Richard Whately: Ireland’s strangest archbishop?

Published in 18th–19th - Century History, Issue 2 (Mar/Apr 2005), News, News, Volume 13

Richard Whately Ireland’s strangest archbishop  1Richard Whately was possibly the strangest archbishop Ireland has ever known. An eccentric Oxford professor of political economy, he was appointed Church of Ireland archbishop of Dublin in 1831 and remained in office until 1863. A new biography by Bryan MacMahon, Eccentric archbishop: Richard Whately of Redesdale, has just been published by the Kilmacud–Stillorgan Local History Society and was launched on 16 March 2005 in St Brigid’s Church, Stillorgan.
Whately had a profound influence on the development of the national school system, acting in effect as chairman of the board that administered the system. He also wrote many of the texts that were used in Irish schools, and later adopted for schools in England and elsewhere. His influence was so significant that he has been termed ‘the head schoolmaster of the Irish people’. His best-known textbook, an introduction to economics called Easy lessons in money matters for young people, was translated into Japanese, Maori and Armenian. Whately was also known as the founding father of economics in Ireland. If the government had followed the advice of Whately’s Commission of Inquiry into Irish Poverty in 1836, there would have been no Poor Law and no workhouses in Ireland.
Whately’s life was dogged by controversy. Regarded as an uncouth buffoon by Anglo-Irish society, his eccentricities and gruff manners were notorious. At the dinner table, he had a habit of contorting his legs so much that his foot could often end up in the lap of the unfortunate person sitting beside him—usually another dignitary. Once, when a very ill clergyman asked his archbishop for permission to go to New Zealand for his health, the reply was: ‘By all means go to New Zealand—you are so lean that no Maori could eat you without loathing’.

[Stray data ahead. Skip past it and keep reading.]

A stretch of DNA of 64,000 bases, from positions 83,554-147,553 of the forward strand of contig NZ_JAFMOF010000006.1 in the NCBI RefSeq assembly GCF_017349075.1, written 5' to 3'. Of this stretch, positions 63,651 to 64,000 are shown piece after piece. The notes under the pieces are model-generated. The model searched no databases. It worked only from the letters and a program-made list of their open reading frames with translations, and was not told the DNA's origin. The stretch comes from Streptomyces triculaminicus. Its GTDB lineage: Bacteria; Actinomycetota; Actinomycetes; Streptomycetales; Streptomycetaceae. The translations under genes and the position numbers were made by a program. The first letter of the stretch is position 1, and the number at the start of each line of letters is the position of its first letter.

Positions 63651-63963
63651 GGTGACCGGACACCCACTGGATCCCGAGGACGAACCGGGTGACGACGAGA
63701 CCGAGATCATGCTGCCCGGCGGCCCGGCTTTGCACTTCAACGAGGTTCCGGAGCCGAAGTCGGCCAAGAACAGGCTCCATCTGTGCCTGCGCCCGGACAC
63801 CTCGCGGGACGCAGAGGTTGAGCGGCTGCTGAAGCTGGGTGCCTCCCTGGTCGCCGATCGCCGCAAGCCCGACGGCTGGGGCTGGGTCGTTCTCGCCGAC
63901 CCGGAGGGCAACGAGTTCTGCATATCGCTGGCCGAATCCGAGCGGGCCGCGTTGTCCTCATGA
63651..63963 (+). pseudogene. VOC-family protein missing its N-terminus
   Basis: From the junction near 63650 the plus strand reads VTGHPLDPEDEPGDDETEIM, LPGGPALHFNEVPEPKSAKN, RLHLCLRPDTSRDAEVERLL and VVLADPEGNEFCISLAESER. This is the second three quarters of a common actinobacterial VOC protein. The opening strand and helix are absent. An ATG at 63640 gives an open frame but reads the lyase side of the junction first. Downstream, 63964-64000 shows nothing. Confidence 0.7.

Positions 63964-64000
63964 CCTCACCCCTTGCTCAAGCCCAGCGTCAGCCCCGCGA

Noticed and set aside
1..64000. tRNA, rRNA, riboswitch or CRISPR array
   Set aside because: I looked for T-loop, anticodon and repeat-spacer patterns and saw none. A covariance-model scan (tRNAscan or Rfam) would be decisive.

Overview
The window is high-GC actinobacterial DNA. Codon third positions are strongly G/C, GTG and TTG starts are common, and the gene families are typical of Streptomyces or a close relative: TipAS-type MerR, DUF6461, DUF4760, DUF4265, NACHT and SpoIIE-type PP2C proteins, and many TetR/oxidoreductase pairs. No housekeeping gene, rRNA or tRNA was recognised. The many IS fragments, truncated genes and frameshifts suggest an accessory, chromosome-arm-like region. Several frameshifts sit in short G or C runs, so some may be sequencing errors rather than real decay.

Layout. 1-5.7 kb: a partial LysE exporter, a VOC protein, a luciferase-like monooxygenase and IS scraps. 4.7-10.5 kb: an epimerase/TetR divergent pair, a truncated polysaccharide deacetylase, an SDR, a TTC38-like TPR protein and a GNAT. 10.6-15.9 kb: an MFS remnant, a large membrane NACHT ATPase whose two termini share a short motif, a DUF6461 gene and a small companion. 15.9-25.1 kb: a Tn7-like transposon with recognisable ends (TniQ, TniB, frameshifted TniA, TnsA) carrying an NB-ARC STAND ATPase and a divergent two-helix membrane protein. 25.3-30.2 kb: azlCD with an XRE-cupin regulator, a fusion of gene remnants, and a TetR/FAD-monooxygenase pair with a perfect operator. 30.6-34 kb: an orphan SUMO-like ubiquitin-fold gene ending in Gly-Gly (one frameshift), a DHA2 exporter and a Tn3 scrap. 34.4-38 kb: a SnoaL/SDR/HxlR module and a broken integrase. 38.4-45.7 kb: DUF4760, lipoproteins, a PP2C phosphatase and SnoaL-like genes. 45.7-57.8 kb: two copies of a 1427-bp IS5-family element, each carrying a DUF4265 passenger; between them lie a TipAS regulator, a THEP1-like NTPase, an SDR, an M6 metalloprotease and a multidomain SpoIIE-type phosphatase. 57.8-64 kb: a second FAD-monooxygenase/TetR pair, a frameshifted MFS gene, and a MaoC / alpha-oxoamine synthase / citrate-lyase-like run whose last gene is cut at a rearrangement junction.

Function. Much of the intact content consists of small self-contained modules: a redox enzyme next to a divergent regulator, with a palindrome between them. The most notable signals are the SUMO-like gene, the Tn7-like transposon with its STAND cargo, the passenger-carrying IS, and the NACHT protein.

He antagonised fellow Protestants by supporting Catholic Emancipation, by condemning all forms of proselytising, by advocating a government grant for Maynooth seminary and by supporting the national schools. He was seen by many Protestants as the enemy within, yet Catholics came to regard him as a devious proselytiser. Catholic archbishop Paul Cullen carried out a sustained campaign against Whately, and ultimately all his schemes turned to ashes and his great spirit was broken.
Richard Whately lived in Redesdale House, Kilmacud, Co. Dublin, for almost 30 years, rejecting the lavish comforts of the archbishop’s palace in St Stephen’s Green. He loved to walk in the secluded gardens of Redesdale, and to experiment with grafting plants. In 1857 Whately entertained the celebrated explorer Dr David Livingstone in Redesdale. Both men shared a passionate commitment to ending slavery. Whately’s three daughters and his son became published authors. His wife was a well-known public figure involved in philanthropic work for the poor of Dublin, and became associated with some of the more extreme evangelicals.

Eccentric archbishop: Richard Whately of Redesdale, by Bryan MacMahon (Kilmacud–Stillorgan Local History Society [9 Marsham Court, Stillorgan, Co. Dublin], €7 pb [+ €2 p&p]).

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